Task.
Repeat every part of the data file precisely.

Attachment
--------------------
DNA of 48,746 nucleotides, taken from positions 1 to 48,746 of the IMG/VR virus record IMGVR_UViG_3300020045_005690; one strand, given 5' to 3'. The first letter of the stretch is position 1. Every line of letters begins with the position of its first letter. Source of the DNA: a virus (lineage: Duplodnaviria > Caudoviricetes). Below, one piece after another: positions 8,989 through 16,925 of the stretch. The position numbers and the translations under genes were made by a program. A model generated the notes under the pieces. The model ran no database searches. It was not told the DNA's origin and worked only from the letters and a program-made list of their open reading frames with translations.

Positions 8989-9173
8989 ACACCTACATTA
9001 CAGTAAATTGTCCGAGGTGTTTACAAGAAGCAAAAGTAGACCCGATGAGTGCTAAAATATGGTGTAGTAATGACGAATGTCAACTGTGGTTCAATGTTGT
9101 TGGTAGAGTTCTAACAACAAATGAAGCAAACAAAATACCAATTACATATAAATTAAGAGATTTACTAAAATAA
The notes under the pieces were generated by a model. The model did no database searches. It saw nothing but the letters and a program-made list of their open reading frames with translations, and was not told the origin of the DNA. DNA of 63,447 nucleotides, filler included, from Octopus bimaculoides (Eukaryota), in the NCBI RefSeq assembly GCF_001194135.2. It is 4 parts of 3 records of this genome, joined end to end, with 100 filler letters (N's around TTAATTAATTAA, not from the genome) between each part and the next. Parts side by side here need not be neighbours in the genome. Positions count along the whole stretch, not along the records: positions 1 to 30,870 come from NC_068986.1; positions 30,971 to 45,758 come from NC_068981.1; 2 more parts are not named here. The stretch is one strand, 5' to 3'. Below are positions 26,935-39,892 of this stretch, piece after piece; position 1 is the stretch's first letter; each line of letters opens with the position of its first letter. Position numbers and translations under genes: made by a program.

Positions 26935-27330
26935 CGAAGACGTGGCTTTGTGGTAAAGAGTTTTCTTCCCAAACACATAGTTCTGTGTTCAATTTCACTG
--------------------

DNA of 48,746 nucleotides, taken from positions 1 to 48,746 of the IMG/VR virus record IMGVR_UViG_3300020045_005690; one strand, given 5' to 3'. The first letter of the stretch is position 1. Every line of letters begins with the position of its first letter. Source of the DNA: a virus (lineage: Duplodnaviria > Caudoviricetes). Below, one piece after another: positions 8,989 through 16,925 of the stretch. The position numbers and the translations under genes were made by a program. A model generated the notes under the pieces. The model ran no database searches. It was not told the DNA's origin and worked only from the letters and a program-made list of their open reading frames with translations.

Positions 8989-9173
8989 ACACCTACATTA
9001 CAGTAAATTGTCCGAGGTGTTTACAAGAAGCAAAAGTAGACCCGATGAGTGCTAAAATATGGTGTAGTAATGACGAATGTCAACTGTGGTTCAATGTTGT
9101 TGGTAGAGTTCTAACAACAAATGAAGCAAACAAAATACCAATTACATATAAATTAAGAGATTTACTAAAATAA
The notes under the pieces were generated by a model. The model did no database searches. It saw nothing but the letters and a program-made list of their open reading frames with translations, and was not told the origin of the DNA. DNA of 63,447 nucleotides, filler included, from Octopus bimaculoides (Eukaryota), in the NCBI RefSeq assembly GCF_001194135.2. It is 4 parts of 3 records of this genome, joined end to end, with 100 filler letters (N's around TTAATTAATTAA, not from the genome) between each part and the next. Parts side by side here need not be neighbours in the genome. Positions count along the whole stretch, not along the records: positions 1 to 30,870 come from NC_068986.1; positions 30,971 to 45,758 come from NC_068981.1; 2 more parts are not named here. The stretch is one strand, 5' to 3'. Below are positions 26,935-39,892 of this stretch, piece after piece; position 1 is the stretch's first letter; each line of letters opens with the position of its first letter. Position numbers and translations under genes: made by a program.

Positions 26935-27330
26935 CGAAGACGTGGCTTTGTGGTAAAGAGTTTTCTTCCCAAACACATAGTTCTGTGTTCAATTTCACTG